MJC, on many levels, was an eye opening experience for me. It was intense, poignant and enlightening. The conference provided a comfortable platform to interact with people coming from a diverse range of cultural and religious backgrounds. This friendly forum allowed for open and honest dialogue, which was a once in a lifetime opportunity for me. I met some wonderful people, made great friends, and had the opportunity to learn about the Jewish community, as well as about the practice of Islam across different cultures, in a way that no amount of reading material could have conveyed.
In retrospect I feel I was very lucky to be part of the Women In Religion committee. The role of women in Muslim communities, is a topic that is very close to my heart since I myself am a woman from a third world Muslim country. The personal stories that were shared by fellow delegates during the committee sessions, and the exchange of Muslim versus Jewish religious teachings about the role of women, in comparison with their execution across countries, was a discussion that not only taught me a great deal but also altered some of my preconceived notions.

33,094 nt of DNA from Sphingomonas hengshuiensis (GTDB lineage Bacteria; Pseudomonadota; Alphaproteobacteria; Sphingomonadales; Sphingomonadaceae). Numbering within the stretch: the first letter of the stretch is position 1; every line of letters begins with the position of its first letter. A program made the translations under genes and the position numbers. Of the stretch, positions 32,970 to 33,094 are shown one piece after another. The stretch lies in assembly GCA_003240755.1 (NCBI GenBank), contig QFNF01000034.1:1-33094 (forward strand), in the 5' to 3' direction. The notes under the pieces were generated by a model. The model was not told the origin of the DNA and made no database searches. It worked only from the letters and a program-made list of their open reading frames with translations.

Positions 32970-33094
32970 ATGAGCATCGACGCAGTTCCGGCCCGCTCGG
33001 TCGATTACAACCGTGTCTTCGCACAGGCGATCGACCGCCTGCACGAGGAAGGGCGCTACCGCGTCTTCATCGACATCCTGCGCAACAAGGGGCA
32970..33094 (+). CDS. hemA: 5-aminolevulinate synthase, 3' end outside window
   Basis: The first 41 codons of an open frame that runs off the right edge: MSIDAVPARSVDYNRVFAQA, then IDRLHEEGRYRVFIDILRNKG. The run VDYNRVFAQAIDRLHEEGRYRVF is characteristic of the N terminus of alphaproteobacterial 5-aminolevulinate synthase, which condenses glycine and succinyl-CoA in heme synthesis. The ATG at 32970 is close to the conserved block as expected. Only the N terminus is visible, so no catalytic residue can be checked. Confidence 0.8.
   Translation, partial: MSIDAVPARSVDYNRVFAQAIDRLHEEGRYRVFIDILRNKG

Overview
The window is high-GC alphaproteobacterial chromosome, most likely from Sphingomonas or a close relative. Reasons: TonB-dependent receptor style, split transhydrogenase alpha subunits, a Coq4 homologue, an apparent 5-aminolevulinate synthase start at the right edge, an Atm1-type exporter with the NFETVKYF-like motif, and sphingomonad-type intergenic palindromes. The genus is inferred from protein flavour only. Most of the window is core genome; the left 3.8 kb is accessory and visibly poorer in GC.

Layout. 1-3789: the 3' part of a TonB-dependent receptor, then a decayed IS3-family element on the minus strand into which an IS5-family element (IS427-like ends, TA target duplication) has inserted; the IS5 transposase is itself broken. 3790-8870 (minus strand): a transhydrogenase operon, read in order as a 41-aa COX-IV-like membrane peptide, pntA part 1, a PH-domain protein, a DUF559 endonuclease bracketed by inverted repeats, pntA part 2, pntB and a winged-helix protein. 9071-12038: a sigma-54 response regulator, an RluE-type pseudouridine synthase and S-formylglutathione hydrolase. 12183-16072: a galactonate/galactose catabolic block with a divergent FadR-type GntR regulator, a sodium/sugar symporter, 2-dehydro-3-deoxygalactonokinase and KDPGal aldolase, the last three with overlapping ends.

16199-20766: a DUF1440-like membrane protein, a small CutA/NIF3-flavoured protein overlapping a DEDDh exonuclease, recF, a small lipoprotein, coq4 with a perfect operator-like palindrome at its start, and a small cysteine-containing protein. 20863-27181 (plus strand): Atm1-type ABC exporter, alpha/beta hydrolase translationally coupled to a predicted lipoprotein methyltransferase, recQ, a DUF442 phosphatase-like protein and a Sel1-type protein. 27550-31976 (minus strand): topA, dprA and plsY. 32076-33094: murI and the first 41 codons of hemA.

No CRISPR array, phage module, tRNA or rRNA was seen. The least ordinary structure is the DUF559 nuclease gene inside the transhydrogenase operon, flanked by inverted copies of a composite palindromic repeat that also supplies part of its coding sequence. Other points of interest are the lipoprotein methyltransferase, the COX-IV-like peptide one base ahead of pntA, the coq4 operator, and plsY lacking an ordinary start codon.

My interaction with people from the Jewish community allowed me to ponder over some Islamic concepts that I had not studied thoroughly previously – I did not just learn about Judaism but also about Islam. The most important thing I learnt during the course of the conference was how important it is to criticize oneself instead of criticizing others. Being human naturally makes us all irrational and biased.
This conference played a very positive role in making us put aside our biases to thinking rationally, and be able to listen to each other, absorb differences and appreciate them. Ethnocentrism is common to all mankind regardless of religion, race or culture. It is how not to let that get in the way of anything great, is what I believe this conference managed to achieve successfully.
– Ifrah, Lahore